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5 Practical Leadership Lessons Agency Owners Can Learn from General Eisenhower

General Dwight D. Eisenhower was one of the most respected military and political figures of the 21st century. In the face of overwhelming odds, he work to bring together diverse groups of people to accomplish what most viewed as impossible.

In this episode you can learn principles and practices that drove him and how you can leverage them to grow your leadership abilities!

Episode Notes:

Gray and I discussed what agency owners can learn from the leadership style of General Eisenhower. These thoughts come from rejecting on Jean Edward Smith's biography, Eisenhower: In War and Peace

Have the Self-Confidence to Surround Yourself with Smart People

  • As President, he built a cabinet of experts from both sides of the aisle. These were men that he could empower and trust to fulfill their roles.

  • As supreme commander, he worked to balance egos, just a few examples being Churchill, Patton, and Montgomery, and maximized everyone’s strength to achieve the common objective.


Practice Solitude

  • Before making the decision to launch the D-Day invasion, he spent over 10 minutes in silence. In this time he processed all the inputs he'd received leading up to this vital decision.

  • As a business owner, don’t allow the chaos of a situation to get the best of you. Collect input and maintain perspective.


Protect Your Focus

  • When he first became president, a member of the white house staff came up to him with an unopened envelope. To this he told the staff member that he didn't open envelopes, that job was reserved for his staff. This practice protected his time and focus. It freed him to focus on only the most important tasks.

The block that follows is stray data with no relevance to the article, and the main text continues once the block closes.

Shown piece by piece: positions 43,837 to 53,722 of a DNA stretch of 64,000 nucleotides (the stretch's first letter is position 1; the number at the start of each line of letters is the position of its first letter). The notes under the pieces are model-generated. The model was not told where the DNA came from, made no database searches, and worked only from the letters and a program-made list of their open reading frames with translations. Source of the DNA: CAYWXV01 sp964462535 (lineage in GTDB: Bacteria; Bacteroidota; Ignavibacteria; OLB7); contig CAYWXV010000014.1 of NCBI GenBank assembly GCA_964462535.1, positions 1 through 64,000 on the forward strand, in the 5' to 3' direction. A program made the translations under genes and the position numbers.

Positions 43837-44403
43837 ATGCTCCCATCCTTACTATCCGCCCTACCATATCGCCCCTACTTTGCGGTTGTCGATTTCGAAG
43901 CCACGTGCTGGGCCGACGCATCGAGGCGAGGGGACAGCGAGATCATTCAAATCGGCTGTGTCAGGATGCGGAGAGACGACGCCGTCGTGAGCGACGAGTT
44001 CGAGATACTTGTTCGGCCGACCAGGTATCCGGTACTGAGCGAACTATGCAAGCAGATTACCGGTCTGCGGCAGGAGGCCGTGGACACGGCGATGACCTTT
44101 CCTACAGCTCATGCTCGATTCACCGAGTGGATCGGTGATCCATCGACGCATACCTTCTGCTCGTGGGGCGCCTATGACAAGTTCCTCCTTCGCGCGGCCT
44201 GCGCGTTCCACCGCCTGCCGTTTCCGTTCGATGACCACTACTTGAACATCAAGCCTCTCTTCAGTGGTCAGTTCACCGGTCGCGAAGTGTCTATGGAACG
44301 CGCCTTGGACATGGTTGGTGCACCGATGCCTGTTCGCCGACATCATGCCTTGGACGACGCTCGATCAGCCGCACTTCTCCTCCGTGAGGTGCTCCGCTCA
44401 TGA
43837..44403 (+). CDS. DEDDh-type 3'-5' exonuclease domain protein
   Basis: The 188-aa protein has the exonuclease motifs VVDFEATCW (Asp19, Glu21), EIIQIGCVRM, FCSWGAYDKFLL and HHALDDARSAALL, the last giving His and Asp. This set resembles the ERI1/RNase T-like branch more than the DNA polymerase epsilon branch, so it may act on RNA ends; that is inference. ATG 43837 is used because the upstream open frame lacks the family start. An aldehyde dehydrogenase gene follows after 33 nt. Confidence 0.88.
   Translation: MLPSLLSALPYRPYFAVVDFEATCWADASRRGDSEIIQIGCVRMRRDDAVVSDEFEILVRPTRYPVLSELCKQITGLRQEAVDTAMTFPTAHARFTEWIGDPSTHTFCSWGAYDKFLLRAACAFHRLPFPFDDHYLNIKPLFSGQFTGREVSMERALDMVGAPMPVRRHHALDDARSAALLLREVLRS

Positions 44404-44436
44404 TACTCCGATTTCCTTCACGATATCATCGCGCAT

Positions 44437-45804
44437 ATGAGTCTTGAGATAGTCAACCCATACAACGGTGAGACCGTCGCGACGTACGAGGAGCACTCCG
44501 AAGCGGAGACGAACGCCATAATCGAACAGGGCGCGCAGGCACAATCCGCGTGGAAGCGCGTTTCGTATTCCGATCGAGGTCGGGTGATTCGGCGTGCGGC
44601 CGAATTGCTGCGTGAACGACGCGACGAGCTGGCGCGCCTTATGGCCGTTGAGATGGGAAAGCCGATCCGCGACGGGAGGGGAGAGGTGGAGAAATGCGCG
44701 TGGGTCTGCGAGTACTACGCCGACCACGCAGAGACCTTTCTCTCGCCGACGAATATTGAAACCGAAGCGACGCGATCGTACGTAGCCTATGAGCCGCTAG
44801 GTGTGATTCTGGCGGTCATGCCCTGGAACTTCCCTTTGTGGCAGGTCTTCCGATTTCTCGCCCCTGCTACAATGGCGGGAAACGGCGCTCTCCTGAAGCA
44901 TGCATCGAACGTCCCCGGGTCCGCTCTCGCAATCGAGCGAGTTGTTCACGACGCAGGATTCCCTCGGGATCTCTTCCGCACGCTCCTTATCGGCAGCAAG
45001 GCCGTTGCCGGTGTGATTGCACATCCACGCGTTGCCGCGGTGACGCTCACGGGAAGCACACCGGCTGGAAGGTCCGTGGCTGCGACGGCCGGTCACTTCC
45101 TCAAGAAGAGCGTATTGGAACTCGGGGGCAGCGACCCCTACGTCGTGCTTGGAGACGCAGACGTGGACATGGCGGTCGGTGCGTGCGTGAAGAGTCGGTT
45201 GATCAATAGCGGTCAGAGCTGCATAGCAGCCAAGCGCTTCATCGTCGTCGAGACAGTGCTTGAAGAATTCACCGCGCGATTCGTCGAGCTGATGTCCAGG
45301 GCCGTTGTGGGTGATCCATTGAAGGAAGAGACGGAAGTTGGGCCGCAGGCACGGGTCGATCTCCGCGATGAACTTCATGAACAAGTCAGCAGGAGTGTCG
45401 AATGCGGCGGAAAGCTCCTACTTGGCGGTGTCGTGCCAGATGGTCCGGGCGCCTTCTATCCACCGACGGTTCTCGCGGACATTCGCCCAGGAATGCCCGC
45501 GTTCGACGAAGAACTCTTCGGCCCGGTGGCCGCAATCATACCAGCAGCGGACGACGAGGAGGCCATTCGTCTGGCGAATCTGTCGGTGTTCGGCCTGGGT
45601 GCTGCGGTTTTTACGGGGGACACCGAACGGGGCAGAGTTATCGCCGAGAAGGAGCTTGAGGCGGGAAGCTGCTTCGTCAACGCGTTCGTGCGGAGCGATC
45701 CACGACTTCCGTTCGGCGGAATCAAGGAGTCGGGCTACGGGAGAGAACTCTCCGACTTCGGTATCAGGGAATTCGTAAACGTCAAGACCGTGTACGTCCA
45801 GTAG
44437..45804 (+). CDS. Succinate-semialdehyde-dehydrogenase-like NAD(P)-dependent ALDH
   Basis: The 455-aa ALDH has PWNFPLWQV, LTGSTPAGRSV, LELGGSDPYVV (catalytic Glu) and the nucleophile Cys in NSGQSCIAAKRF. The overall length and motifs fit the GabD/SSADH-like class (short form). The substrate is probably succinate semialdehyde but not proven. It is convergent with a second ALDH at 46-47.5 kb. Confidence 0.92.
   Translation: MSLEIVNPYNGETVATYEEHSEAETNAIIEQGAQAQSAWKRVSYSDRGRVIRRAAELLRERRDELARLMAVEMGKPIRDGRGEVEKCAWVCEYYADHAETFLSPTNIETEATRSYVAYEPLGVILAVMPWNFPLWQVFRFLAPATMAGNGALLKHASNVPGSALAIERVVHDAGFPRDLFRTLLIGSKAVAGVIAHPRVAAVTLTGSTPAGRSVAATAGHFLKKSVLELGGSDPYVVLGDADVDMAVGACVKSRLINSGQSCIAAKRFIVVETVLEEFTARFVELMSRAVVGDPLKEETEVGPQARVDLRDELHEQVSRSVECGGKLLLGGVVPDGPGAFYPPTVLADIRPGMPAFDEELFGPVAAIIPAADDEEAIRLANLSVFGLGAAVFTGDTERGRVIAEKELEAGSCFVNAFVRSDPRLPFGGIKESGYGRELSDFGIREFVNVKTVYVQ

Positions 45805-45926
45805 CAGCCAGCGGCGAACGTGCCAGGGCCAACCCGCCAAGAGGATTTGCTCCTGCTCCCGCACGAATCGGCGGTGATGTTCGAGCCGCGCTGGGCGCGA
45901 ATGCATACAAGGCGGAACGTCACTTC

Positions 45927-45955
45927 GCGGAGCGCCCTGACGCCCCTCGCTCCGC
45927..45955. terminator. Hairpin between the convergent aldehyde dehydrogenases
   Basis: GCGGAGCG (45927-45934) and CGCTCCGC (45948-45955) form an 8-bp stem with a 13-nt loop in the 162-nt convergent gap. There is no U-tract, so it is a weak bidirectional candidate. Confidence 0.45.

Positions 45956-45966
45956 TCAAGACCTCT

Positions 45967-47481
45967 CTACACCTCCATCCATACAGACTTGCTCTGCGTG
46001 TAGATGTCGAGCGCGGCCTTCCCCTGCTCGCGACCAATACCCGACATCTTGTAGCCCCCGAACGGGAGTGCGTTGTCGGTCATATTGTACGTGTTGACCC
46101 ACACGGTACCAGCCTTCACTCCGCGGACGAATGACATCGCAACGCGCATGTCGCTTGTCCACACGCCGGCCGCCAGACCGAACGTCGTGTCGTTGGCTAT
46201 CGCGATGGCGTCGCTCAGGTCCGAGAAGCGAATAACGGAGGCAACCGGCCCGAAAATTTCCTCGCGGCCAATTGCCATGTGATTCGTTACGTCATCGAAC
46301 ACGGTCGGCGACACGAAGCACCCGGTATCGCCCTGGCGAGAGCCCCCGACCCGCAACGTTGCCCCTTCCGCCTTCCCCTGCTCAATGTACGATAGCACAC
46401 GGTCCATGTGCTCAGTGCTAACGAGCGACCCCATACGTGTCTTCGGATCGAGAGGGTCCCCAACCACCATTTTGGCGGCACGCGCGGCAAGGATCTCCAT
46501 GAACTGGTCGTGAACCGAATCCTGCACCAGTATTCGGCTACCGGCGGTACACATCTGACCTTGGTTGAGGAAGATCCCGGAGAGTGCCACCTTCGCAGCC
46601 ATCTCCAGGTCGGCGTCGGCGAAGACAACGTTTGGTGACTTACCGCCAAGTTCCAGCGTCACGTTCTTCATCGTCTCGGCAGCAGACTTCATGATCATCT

• Your focus determines your ability to lead the team. They’re livelihood depends on your ability to scale your business.

  • Your inputs determine your outputs. Take command of how you’re spending your time.

  • Put systems in place to protect your focus.


Lead Your Team by Assuming Command and Taking Ownership

  • When the U-2 spy plane was shot down by the Soviets, he could have thrown several of his cabinet members under the bus, but he owned it. That decision had consequences, it derailed several high-stake meetings and agreements. But because of his decision, the country moved past the incident as quickly as possible.


If You’re Going to Commit Ground Forces, Do So With Overwhelming Force

  • In Little Rock, in the face of intense protests and local government officials blocking a federal court order, he deployed the 101 airborne to enforce the desegregation policy. 

  • Think deeply before committing to something.

  • If you do commit to it, go all in.


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Topics: Operations

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